Thanksgiving Blog Series: To Celebrate or Not to Celebrate According to Pete Hsu

Red Hen Press
2 min readNov 4, 2022

By Emily Morris

Pete Hsu is a Taiwanese American writer based in Pasadena, CA. His new short story collection, If I Were the Ocean, I’d Carry You Home, meditates on living in a world not made for us — the pervasive fear, the adaptations, the unexpected longings. This debut collection follows the fears and anxieties of daily life for all stripes of people and children. Order If I Were the Ocean, I’d Carry You Home now: https://bookshop.org/p/books/if-i-were-the-ocean-i-d-carry-you-home-pete-hsu/17875545?ean=9781636280530.

In this Thanksgiving blog series, Pete reflects on his own experiences with the Thanksgiving holiday.

Emily Morris: What are your favorite Thanksgiving traditions?

Pete Hsu: I’ve been running a Thanksgiving 10K Turkey Trot in Topanga Canyon for the past ten plus years. It’s one of my favorite events.

EM: What foods and drinks are on your table at Thanksgiving? Any particular favorites? Anything unusual?

PH: I’m not a fan of most traditional Thanksgiving food. “Thankfully” my grandma and family always have a bunch of Chinese food out as well.

EM: Who do you celebrate Thanksgiving with?

PH: I almost always have Thanksgiving dinner at my grandmother’s house.

EM: What are some conversation topics around your Thanksgiving table?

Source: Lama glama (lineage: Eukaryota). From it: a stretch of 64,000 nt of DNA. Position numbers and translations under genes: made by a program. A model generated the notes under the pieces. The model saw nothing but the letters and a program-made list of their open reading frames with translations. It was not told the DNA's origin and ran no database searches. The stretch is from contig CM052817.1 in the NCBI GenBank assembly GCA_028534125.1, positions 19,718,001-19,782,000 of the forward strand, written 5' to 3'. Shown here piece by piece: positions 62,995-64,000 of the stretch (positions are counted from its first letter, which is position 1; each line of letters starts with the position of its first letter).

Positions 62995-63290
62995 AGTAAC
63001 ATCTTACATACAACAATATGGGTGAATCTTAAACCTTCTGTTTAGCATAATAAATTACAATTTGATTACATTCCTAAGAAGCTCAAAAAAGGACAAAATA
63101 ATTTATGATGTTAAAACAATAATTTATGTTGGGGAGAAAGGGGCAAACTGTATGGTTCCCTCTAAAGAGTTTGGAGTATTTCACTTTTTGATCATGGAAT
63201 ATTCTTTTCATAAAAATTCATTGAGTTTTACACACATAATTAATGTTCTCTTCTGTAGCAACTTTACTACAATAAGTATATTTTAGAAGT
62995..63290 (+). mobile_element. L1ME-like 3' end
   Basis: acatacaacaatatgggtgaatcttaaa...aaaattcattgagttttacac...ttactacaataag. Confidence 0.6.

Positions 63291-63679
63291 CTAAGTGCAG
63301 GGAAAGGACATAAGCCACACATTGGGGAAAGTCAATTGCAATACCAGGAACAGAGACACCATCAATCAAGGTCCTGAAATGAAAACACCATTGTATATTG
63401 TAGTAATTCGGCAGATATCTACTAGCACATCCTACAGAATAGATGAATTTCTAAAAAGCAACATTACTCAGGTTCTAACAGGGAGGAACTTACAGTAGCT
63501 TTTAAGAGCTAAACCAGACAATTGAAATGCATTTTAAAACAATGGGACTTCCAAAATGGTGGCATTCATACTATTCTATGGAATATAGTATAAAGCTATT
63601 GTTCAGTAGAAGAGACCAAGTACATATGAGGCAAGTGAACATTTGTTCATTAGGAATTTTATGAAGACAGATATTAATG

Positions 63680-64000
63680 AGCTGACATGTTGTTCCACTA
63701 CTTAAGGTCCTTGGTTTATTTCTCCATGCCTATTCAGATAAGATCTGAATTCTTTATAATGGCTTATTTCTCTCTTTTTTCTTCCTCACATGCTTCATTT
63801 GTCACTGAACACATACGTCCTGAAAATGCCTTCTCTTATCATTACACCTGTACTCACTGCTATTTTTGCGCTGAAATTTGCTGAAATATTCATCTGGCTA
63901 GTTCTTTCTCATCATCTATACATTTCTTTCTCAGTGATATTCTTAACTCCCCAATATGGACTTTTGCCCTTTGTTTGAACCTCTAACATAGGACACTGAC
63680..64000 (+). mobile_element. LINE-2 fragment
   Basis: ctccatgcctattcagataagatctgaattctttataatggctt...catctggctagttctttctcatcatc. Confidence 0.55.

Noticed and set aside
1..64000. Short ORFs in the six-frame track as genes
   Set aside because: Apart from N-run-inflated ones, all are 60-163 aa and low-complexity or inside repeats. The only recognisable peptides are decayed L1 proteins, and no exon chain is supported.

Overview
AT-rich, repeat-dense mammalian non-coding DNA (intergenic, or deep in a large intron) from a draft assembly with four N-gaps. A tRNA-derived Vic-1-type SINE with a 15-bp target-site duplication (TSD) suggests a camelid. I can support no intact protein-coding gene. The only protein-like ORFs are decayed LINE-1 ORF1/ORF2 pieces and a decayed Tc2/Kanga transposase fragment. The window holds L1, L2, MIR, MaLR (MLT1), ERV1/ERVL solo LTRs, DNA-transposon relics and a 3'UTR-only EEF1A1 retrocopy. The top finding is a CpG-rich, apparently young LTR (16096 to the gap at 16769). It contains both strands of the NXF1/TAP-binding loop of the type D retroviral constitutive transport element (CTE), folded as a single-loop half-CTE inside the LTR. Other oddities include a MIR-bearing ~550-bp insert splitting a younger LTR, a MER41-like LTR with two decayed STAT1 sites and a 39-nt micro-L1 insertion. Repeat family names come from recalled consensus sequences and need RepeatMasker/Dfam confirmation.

PH: Just catching up, nothing serious. No politics or religion, and no “what are you thankful for?” roundtables. Oddly, we talk a lot about fixing cars and appliances.

EM: What are things you watch on or around Thanksgiving?

PH: As a kid, we used to watch The Twilight Zone marathon. Now it’s mostly football.

EM: What are you reading this Thanksgiving season?

PH: I am reading Brad Listi’s auto-fiction novel: Be Brief and Tell Them Everything.

EM: Americans are starting to become more aware and sensitive to the history of Thanksgiving and the colonization and oppression of Indigenous peoples that it signifies. How do you personally reconcile the holiday with its origins and develop traditions that reckon with this history?

PH: I’ve always thought of Thanksgiving as a bullshit holiday, even as a kid, the mythology and even the supposed “meaning” of it was never anything that sat right with me. I don’t think there’s anything we can do to reconcile it in any symbolic way, like with new traditions or acknowledgement. In the end, we live on stolen land built on stolen labor. The only reconciliation is to return it to its rightful owners, but who among us are willing to do that?

Pete Hsu smiles at the camera

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Red Hen Press

Nonprofit independent literary publisher aiming to amplify unheard and underrepresented voices and improve literacy in schools. www.redhen.org